Ecophysiological traits of Prosopis juliflora (Sw.) DC. and a phylogenetically and ecologically similar native species, Anadenanthera colubrina (Vell.) Brenan, were studied to understand the invasive species' success in caatinga, a seasonally dry tropical forest ecosystem of the Brazilian Northeast. To determine if the invader exhibited a superior resource-capture or a resource-conservative strategy, we measured biophysical and biochemical parameters in both species during dry and wet months over the course of two years. The results show that P. juliflora benefits from a flexible strategy in which it frequently outperforms the native species in resource capture traits under favorable conditions (e.g., photosynthesis), while also showing better stress tolerance (e.g., antioxidant activity) and water-use efficiency in unfavorable conditions. In addition, across both seasons the invasive has the advantage over the native with higher chlorophyll/carotenoids and chlorophyll a/b ratios, percent N, and leaf protein. We conclude that Prosopis juliflora utilizes light, water and nutrients more efficiently than Anadenanthera colubrina, and suffers lower intensity oxidative stress in environments with reduced water availability and high light radiation.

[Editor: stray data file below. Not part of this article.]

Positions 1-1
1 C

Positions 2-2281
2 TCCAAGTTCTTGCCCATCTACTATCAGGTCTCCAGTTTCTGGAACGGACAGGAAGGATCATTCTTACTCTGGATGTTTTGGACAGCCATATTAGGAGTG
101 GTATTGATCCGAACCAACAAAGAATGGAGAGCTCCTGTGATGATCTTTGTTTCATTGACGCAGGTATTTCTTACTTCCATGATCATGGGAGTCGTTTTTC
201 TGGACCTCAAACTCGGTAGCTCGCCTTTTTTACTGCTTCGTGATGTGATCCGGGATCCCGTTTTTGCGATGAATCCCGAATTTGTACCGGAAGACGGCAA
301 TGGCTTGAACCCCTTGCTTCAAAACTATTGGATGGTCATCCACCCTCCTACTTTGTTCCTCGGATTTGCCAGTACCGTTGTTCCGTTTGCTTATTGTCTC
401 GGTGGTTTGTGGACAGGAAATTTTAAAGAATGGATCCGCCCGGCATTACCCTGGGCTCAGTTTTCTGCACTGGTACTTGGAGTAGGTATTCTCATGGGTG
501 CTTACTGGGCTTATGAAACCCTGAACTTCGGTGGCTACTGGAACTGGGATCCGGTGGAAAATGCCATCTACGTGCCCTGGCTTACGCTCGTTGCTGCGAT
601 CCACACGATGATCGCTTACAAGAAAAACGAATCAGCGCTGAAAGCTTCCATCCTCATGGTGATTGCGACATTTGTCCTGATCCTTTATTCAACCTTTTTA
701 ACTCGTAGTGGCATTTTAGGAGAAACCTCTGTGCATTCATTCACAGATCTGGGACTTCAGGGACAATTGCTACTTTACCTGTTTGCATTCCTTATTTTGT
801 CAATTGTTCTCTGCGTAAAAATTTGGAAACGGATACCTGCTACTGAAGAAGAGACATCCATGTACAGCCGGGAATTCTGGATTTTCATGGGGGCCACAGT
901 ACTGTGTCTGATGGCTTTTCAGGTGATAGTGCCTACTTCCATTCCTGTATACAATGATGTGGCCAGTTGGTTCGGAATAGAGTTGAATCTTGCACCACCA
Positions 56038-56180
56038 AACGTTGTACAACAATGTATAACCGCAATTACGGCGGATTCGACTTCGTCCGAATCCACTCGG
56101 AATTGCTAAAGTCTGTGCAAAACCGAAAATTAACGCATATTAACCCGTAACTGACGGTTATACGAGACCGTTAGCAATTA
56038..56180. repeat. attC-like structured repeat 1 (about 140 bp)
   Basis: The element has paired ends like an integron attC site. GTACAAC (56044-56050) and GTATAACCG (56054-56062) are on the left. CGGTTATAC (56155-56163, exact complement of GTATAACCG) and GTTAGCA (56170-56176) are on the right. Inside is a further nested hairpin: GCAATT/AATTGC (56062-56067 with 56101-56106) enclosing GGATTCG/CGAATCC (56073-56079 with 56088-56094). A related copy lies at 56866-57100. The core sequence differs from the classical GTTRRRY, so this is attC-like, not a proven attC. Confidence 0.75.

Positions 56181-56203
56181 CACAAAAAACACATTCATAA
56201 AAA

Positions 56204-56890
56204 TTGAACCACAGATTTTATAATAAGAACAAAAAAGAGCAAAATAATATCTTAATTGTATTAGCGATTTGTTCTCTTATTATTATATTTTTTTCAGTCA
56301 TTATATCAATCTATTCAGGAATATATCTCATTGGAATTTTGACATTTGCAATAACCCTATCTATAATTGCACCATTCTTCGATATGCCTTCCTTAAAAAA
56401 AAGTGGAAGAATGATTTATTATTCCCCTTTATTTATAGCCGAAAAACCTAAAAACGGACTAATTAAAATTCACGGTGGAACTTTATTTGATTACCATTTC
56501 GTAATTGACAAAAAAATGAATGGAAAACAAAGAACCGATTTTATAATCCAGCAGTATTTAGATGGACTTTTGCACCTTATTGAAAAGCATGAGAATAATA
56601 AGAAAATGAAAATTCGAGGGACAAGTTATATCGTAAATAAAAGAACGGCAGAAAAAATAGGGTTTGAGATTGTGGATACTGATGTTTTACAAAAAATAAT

1. Effect of freeze-drying on the antioxidant compounds and antioxidant activity of selected tropical fruits.

    Science.gov (United States)

    Shofian, Norshahida Mohamad; Hamid, Azizah Abdul; Osman, Azizah; Saari, Nazamid; Anwar, Farooq; Dek, Mohd Sabri Pak; Hairuddin, Muhammad Redzuan

    2011-01-01

    The effects of freeze-drying on antioxidant compounds and antioxidant activity of five tropical fruits, namely starfruit (Averrhoa carambola L.), mango (Mangifera indica L.), papaya (Carica papaya L.), muskmelon (Cucumis melo L.), and watermelon Citruluss lanatus (Thunb.) were investigated. Significant (p dried fruit samples, except muskmelon. There was no significant (p > 0.05) change, however, observed in the ascorbic acid content of the fresh and freeze-dried fruits. Similarly, freeze-drying did not exert any considerable effect on β-carotene concentration of fruits, except for mango and watermelon, where significantly (p dried fruits. Overall, in comparison to β-carotene and ascorbic acid, a good correlation was established between the result of TPC and antioxidant assays, indicating that phenolics might have been the dominant compounds contributing towards the antioxidant activity of the fruits tested.